The back pockets are not the ones that come with the pattern, they are drafted by me based off a pair of RTW shorts. These are definitely NOT the most flattering pair of shorts I own, but they are so dang comfortable I don't even care! I'd say they fall pretty clearly into some sort of mom-shorts category. They're not great for date night, but they work fine at the park chasing kids.

Next up, a pair in light green twill from La Mercerie. This pair is meant to go with my rust-colored Pinnacle Top (full story and Pinterest inspo here). These have a traditional cuff and again, the same twill tape sewn into a drawstring.

This fabric doesn't have much drape at all, and topstitching the waistband caused some wonky stiffness to form. I added the drawstring after the fact to help pull in the waist, which meant I hand-stitched the holes. Don't look too closely at them!

Lastly, my FAVE pair is made in Avery Slub Linen from La Mercerie (the best fabric on the planet). It's so drapey and soft and amazing as shorts. The color is beautiful as well. Another traditional cuff here.

The only bad thing about this pair is that they seem to stretch out over a few wears. These photos are fresh out of the wash and that definitely helps spring them back into shape.

I was seriously struggling to get the shorts cut from the small amount of slub linen and the Kauffman denim. I had to draft a pocket facing in order to make it work. I'm kind of scratching my head because I swear I easily got a pair of XS out of one yard of fabric...I guess there is that big of a difference in the S.

I'm super excited to have these three shorts in rotation! I have a bunch of RTW shorts that fit just fine, but I'd love to eliminate RTW completely from my wardrobe someday. This is a good start!

Friday, June 28, 2019

Hey June June Giveaway and Button Back Tutorial

I hope everyone has been having a fantastic Hey June June! I know for me personally, I was basically having Hey June Made May, so it's a pretty easy extension. If you haven't seen it all over the interwebs by now, EVERY DAY in June there has been a Hey June pattern giveaway! AND there will be two grand prize winners! Daily prizes are being given away either in the HJ Facebook group, or on the participant's IG. Find my entry and giveaway in the Facebook group. Find details on the two grand prizes here (a little birdie told me there isn't too much competition to win the Trifecta category!). One of the grand prize packages includes a copy of A Sewist's Notebook!

While you can find my giveaway on Facebook, I did want to do a blog post with a quick tutorial on how I achieved my button-back hack. I have a RTW shirt that is similar and I loved being able to create my own. I started with the Union St. Tee pattern, which is by far my favorite pattern of all time. Don't believe me? Check out my saved stories on IG and you'll see me go through all 12 versions!

For this hack, you will need the back pattern piece, some tracing paper, a ruler and a pencil. If you plan on functional buttons and buttonholes (not necessary) you will also need knit interfacing.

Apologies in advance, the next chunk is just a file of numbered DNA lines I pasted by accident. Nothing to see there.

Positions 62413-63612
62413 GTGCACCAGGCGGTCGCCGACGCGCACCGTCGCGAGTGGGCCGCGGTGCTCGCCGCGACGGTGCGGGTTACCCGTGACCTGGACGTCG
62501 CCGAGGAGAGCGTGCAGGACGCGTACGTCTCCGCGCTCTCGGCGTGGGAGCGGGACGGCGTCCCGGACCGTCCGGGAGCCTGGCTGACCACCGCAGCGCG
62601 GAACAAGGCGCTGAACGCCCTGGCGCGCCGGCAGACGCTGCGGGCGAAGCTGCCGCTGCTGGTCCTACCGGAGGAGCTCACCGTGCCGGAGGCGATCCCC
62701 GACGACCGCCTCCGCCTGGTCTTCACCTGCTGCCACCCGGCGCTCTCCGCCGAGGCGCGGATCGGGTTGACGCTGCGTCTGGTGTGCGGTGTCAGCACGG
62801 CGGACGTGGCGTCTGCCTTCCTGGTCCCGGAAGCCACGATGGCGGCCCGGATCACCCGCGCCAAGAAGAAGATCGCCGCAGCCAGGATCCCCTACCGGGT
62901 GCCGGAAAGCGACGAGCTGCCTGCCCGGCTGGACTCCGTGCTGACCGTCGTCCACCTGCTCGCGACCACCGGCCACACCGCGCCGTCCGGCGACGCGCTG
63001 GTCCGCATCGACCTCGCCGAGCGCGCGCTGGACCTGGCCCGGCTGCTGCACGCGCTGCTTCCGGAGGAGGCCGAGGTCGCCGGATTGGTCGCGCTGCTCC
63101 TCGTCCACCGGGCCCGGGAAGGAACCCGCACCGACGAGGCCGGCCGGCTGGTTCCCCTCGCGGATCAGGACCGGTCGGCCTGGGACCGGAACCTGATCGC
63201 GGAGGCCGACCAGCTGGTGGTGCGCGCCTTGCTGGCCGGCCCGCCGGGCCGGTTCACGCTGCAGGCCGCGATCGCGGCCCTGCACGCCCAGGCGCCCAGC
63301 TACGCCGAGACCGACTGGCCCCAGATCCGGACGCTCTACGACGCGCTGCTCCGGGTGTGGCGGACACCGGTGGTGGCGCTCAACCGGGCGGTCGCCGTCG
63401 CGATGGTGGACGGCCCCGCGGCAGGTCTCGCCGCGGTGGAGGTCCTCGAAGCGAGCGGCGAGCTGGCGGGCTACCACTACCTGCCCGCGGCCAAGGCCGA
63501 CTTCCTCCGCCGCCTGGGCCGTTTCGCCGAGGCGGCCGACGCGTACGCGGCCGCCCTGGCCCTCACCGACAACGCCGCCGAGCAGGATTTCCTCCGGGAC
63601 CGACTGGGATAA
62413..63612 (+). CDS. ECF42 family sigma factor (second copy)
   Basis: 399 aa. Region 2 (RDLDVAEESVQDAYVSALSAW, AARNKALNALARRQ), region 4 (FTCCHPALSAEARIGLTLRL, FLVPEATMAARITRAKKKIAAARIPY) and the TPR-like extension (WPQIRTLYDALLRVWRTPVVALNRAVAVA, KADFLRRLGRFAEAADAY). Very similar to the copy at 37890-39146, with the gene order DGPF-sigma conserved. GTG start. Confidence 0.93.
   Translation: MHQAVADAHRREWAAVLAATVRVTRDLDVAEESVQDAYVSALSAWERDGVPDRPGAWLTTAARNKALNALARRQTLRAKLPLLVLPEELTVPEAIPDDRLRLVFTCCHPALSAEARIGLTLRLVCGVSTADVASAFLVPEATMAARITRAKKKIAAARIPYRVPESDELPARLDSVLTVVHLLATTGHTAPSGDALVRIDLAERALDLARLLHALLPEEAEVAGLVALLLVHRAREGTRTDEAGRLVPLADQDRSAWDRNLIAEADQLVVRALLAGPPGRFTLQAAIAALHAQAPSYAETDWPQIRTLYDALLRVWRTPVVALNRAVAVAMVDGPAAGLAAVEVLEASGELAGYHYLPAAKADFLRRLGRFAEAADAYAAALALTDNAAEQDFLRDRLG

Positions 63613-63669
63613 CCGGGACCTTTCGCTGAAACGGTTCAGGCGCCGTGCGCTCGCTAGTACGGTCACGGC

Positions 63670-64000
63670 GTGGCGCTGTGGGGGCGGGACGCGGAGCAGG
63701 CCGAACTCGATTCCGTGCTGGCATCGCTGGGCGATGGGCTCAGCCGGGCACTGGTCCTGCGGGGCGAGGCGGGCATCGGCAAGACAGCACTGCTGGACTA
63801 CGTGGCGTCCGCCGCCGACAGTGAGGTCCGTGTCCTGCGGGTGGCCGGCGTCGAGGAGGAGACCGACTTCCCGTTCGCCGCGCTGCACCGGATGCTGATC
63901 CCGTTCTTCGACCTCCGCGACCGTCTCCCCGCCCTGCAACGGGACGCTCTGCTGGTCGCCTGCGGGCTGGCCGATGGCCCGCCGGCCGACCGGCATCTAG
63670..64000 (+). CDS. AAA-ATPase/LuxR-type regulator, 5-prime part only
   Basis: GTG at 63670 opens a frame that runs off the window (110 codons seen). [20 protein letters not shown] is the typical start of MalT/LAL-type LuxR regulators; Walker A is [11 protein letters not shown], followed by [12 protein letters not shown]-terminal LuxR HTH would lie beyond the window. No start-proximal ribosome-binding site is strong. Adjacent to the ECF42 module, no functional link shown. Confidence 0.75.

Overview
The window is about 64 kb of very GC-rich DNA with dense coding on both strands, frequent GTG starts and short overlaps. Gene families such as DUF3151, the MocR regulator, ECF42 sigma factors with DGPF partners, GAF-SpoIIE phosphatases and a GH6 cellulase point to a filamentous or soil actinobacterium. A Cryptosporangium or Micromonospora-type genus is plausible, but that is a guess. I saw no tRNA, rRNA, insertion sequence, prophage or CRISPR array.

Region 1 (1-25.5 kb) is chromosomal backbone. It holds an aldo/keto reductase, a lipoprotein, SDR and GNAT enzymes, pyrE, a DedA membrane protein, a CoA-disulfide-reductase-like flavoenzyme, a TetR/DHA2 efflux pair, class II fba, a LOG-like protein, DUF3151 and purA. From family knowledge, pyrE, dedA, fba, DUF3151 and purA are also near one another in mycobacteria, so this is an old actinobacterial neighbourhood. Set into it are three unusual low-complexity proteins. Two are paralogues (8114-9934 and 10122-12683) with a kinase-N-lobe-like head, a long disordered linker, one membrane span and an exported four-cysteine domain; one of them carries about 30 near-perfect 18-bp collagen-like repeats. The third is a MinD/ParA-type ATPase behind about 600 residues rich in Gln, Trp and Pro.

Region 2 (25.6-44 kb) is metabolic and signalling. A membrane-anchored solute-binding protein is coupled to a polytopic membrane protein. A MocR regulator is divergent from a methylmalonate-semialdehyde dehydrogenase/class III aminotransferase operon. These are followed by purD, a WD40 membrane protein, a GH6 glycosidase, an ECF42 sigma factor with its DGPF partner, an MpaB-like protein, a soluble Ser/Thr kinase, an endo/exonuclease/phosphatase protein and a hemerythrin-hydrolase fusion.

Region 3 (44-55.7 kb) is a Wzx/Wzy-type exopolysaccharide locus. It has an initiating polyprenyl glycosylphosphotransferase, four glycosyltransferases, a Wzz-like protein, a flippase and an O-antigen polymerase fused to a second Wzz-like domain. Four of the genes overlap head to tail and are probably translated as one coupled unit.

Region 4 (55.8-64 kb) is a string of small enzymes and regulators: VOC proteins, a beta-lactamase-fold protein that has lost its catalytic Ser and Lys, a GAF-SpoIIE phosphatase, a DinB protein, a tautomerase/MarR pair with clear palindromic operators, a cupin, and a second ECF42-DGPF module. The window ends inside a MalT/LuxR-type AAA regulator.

Start with the back piece, either fully traced or freshly printed and assembled. We must first create a pattern piece for the back yoke. I chose a somewhat arbitrary line horizontally through the back, ending in the armhole.

Now you have the top yoke piece, but it needs seam allowance added to the bottom. SA on this pattern is 1/4", so add 1/4" of paper along the bottom.

Repeat this step on the other back piece, along the TOP edge.

I also changed the hemline of my shirt to be a longer, shirt tail hem. You can see on my cutting mat grid that at the lowest point (center back) it drops 3".

Lastly, you will want to widen out the center back to accommodate a folded over, cut-on placket. Starting from the regular CB fold, add 3".

Your finished bottom back piece will look like this:

Cut one back yoke piece on the fold. Cut two mirrored bottom back pieces. If you plan on interfacing, cut a piece for that as well (it will be the full 3" width of the placket by however long you need for buttons). Interface your plackets if necessary.

To assemble, fold the placket in 1" and press. Fold it again 1" and press. This will result in a back piece that is 1" wider than a regular back. Vertically topstitch at the folded edge and 1" in from the folded edge, where the red lines are below. Repeat for the other bottom back piece.

This 1" will be overlapped. Lay the two back pieces together and baste them along that 1" of overlap.

Sew the bottom back piece to the back yoke with a 1/4" seam allowance, right sides together. Your back is complete and can be assembled following the regular directions for the Union St. Tee.

Buttons can be sewn straight through the placket, or you can sew functional buttons and buttonholes. I chose to sew buttons straight through the placket. To prevent the flaps from moving around, I also topstitched again vertically on top of my previous topstitching.

I'm so pleased with my button-back Union! Leave a comment and let me know if you make one too. And don't forget to enter the giveaway for a free pattern on my Facebook post!

I paid for the Union St. Tee pattern and my opinions are my own. I was compensated with a free pattern as a thank you for hosting a Hey June June daily giveaway. I bought the Willamette and I'm sure you'll see it soon! I am a Hey June affiliate but I am lazy about using my aff link.